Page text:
An iPhone 3G owner who was in Chicago to attend a convention used Apple's new "Find My iPhone" location service to pinpoint, then confront, the thief who made off with his phone.
"It was more instinctive than anything," said Kevin Miller today. "I can't imagine an iPhone owner who would see a map, showing exactly where the iPhone was, and not get in the car and at least drive in that direction."
Miller, a writer of training materials for a large technology company in Austin, Tex., was in Chicago with friends last weekend to attend Brickworld, a conference for adult fans of LEGO, the children's building-block toy. After eating supper at a bar, Miller forgot his iPhone on the table; even though he returned just minutes later, the iPhone was gone. No one in the bar had any idea where it went.
But Miller had recently activated the new Find My iPhone feature of MobileMe, Apple's US$99-per-year sync and storage service, and was hopeful it would help him locate his missing smartphone. When activated, Find My iPhone, which requires iPhone 3.0, displays the device's approximate position on a map.
After some false starts, Miller and two friends used Find My iPhone and a MacBook Pro equipped with Sprint 3G access the next day to first identify the street where his iPhone currently was located.
"As we drove, every five minutes, [Mark] refreshed the location [of the phone]," said Miller in a long entry to his personal blog on Sunday. "The phone wasn't moving. It appeared to be in a row of buildings on the north side of Medill St."
Miller and his friends got out of the car, and walking down the block, tried to narrow their search while simultaneously calling its number and sending it text messages such as "We have tracked the phone to Medill St. and are locating it. Please call 512-796-xxxx to help us and claim a reward."
The thief answered a call to the iPhone, but immediately hung up. About the same time, Find My iPhone indicated that the iPhone was on the move, and then identified its current location as near a bus stop. Miller and his friends closed in.
"I kind of mused to myself about the bad ways this could go, but there was a birthday party on the corner, and it was not as bad a neighborhood as some have made out," said Miller when asked if he had had second thoughts during the chase.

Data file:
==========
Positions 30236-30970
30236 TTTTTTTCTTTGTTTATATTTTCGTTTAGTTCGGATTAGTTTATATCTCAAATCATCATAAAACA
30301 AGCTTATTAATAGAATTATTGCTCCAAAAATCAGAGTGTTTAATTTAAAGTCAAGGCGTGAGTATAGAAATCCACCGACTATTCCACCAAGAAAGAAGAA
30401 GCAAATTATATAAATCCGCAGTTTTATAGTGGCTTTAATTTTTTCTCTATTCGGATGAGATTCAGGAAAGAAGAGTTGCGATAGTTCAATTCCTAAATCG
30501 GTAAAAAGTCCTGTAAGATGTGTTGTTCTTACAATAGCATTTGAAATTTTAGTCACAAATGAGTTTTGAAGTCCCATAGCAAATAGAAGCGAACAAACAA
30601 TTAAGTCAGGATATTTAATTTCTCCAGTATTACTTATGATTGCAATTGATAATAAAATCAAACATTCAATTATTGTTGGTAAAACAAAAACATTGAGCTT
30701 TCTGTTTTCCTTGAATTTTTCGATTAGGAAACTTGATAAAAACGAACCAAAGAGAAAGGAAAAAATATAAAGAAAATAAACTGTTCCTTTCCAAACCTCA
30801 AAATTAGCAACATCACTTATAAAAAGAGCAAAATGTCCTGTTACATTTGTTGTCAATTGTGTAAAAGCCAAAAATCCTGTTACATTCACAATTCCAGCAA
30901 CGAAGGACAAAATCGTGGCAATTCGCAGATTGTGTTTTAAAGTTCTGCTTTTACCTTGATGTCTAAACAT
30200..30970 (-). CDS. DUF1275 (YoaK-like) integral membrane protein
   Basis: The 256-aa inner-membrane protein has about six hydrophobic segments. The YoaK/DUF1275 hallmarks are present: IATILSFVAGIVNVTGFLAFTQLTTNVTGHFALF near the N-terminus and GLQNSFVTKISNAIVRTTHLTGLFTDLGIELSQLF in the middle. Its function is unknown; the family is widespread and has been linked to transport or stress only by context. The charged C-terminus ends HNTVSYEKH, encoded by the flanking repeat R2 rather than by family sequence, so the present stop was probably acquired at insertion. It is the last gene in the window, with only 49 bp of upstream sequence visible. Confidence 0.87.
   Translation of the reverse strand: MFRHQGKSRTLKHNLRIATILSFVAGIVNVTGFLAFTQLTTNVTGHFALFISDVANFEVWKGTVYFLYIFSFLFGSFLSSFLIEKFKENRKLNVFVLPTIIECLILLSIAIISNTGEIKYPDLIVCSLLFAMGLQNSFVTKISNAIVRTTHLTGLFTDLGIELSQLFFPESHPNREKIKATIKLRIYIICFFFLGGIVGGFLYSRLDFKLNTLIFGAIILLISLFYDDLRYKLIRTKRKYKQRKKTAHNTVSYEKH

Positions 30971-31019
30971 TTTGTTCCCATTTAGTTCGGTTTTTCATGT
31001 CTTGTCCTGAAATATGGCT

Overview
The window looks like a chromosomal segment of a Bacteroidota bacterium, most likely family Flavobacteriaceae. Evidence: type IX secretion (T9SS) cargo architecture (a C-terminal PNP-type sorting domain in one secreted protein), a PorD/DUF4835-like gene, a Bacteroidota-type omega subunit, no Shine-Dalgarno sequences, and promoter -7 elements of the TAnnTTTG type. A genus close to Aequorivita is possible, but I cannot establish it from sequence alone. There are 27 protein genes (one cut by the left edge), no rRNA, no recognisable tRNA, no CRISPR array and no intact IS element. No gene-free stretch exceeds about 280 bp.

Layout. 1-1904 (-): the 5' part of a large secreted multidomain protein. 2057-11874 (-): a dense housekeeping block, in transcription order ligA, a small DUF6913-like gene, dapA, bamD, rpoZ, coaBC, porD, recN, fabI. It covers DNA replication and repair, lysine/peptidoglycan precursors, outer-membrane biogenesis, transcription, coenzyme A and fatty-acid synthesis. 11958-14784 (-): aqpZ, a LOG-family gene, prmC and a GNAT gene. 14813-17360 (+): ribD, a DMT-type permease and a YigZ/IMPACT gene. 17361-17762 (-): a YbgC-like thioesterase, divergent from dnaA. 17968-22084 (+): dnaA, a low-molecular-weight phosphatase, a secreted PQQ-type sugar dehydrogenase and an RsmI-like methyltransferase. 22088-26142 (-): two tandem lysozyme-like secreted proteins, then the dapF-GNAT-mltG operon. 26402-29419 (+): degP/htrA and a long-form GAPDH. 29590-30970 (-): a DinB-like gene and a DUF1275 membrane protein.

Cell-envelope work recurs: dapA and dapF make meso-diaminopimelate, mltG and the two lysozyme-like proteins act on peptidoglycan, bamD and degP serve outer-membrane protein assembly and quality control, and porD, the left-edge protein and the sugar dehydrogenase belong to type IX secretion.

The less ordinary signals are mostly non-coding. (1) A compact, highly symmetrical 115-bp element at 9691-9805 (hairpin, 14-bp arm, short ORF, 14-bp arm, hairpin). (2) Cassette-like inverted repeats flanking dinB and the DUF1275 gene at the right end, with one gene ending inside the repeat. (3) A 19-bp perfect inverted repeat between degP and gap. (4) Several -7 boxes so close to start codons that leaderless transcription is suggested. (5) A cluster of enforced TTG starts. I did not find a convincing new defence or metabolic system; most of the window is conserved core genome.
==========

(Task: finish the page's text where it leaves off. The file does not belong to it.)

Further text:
Someone at the bus stop, seeing the three converging -- Miller with an open MacBook Pro that he was using to locate the iPhone -- waved them over. "Have you got it?" Miller said he asked him.
The man, who said he worked in the bar where Miller had forgotten his iPhone, claimed he had found the phone and had intended to return it, but had been intimidated by the text messages Miller had sent to his phone.
"I did offer him what was in my wallet, $30 or so," said Miller about the reward he had offered earlier. "I guess I was giving him credit for not fleeing any further. In retrospect it was kind of silly." The man didn't take the money, but handed over the iPhone. "So I shook his hand, which also seems silly, and we just walked off," Miller said.
Although Find My iPhone did help Miller recover his phone, the service could be improved, he said. "Being able to use Find My iPhone on a different iPhone would have helped us out the most," he said. Fortunately, they had the notebook with 3G access.
Miller considered, but didn't use Remote Wipe, another new MobileMe feature enabled with the iPhone 3.0 update. "I did think of that, but it was the nuclear option," said Miller. "Once you wipe a phone, it can't be located, so I'd be giving it up for good."
Some have wondered if Miller's story was an elaborate marketing move by Apple. Miller denied it. "It wasn't, but it's as good an advertisement as any commercial," he offered.